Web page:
Film Adaptations and Screenplays
Several of Ellroy's works have been adapted to film, including Blood on the Moon (adapted as Cop), L.A. Confidential, Brown's Requiem, Killer on the Road/Silent Terror (adapted as Stay Clean), and The Black Dahlia. In each instance, screenplays based on Ellroy's work have been penned by other screenwriters.
While he has frequently been disappointed by these adaptations (such as Cop), he was very complimentary of Curtis Hanson and Brian Helgeland's screenplay for L.A. Confidential at the time of its release. In succeeding years, however, his comments have been more reserved:
L.A. Confidential, the movie, is the best thing that happened to me in my career that I had absolutely nothing to do with. It was a fluke—and a wonderful one—and it is never going to happen again—a movie of that quality. Here’s my final comment on L.A. Confidential, the movie: I go to a video store in Prairie Village, Kansas. The youngsters who work there know me as the guy who wrote L.A. Confidential. They tell all the little old ladies who come in there to get their G-rated family flick. They come up to me, they say, “OOOO… you wrote L.A. Confidential.... Oh, what a wonderful, wonderful movie. I saw it four times. You don’t see storytelling like that on the screen anymore.” ... I smile, I say, “Yes, it’s a wonderful movie, and a salutary adaptation of my wonderful novel. But listen, Granny: You love the movie. Did you go out and buy the book?” And Granny invariably says, “Well, no, I didn’t.” And I say to Granny, “Then what the fuck good are you to me?”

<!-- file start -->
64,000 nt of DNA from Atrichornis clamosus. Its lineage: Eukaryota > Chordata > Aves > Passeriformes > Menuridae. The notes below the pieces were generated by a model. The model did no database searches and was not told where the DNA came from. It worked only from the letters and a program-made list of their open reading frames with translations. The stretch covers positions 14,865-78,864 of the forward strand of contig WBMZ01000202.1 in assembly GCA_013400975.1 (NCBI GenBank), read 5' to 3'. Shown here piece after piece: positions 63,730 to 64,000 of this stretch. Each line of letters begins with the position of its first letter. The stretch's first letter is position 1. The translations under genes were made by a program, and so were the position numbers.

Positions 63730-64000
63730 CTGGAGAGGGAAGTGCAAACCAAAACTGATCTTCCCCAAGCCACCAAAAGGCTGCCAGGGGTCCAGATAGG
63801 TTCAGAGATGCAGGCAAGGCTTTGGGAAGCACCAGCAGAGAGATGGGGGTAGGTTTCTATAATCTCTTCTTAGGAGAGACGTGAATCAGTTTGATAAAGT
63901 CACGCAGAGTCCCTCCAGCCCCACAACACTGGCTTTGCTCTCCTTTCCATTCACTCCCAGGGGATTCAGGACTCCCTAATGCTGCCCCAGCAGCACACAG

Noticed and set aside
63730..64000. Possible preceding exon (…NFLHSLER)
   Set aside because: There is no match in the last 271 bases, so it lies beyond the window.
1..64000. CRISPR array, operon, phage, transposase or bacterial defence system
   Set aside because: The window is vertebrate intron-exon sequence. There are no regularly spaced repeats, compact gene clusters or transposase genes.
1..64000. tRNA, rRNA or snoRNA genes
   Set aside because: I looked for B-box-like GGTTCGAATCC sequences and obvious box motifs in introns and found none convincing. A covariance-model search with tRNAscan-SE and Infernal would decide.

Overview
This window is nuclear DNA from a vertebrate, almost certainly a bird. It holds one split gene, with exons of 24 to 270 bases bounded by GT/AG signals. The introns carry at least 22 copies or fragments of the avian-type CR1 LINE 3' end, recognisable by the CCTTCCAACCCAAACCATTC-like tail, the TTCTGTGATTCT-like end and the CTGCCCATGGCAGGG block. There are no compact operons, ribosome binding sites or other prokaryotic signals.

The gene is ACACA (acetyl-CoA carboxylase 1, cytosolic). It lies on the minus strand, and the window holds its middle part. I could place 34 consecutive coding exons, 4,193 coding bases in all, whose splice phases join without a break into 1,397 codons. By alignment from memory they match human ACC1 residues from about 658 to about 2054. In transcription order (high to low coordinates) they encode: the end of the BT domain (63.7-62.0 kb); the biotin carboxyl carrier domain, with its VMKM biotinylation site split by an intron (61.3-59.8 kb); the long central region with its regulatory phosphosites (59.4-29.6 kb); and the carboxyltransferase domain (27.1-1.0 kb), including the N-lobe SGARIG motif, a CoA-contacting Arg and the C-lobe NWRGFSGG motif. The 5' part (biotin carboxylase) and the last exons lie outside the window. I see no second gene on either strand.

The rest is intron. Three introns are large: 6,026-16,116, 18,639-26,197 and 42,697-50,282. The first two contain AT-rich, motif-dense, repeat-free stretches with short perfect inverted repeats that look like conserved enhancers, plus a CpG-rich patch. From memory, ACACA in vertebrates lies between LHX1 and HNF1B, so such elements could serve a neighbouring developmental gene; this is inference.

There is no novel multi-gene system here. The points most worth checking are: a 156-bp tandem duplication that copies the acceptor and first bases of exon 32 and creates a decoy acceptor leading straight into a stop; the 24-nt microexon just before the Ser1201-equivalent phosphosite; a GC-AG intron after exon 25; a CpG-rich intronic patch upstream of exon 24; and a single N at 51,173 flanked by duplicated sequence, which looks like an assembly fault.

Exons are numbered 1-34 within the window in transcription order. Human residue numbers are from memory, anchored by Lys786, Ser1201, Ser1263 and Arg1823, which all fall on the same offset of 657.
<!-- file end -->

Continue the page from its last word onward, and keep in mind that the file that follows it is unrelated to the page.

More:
Shortly after viewing three hours of unedited footage for Brian De Palma's adaptation of The Black Dahlia, Ellroy wrote an essay, "Hillikers," praising De Palma and his film. Ultimately, nearly an hour was removed from the final cut, and the film was a commercial and critical disappointment. Of the released film, Ellroy told the Seattle Post-Intelligencer, "Look, you’re not going to get me to say anything negative about the movie, so you might as well give up." He had, however, mocked the film's director, cast, and production design before it was filmed.
In 2008, Daily Variety reported that HBO, along with Tom Hanks's production company, Playtone, was developing American Tabloid and The Cold Six Thousand for either a miniseries or ongoing series.
Ellroy co-wrote the original screenplay for the 2008 film Street Kings but refused to do any publicity for the finished film.
In a 2009 interview, Ellroy himself stated, "All movie adaptations of my books are dead."
Read more about this topic: James Ellroy
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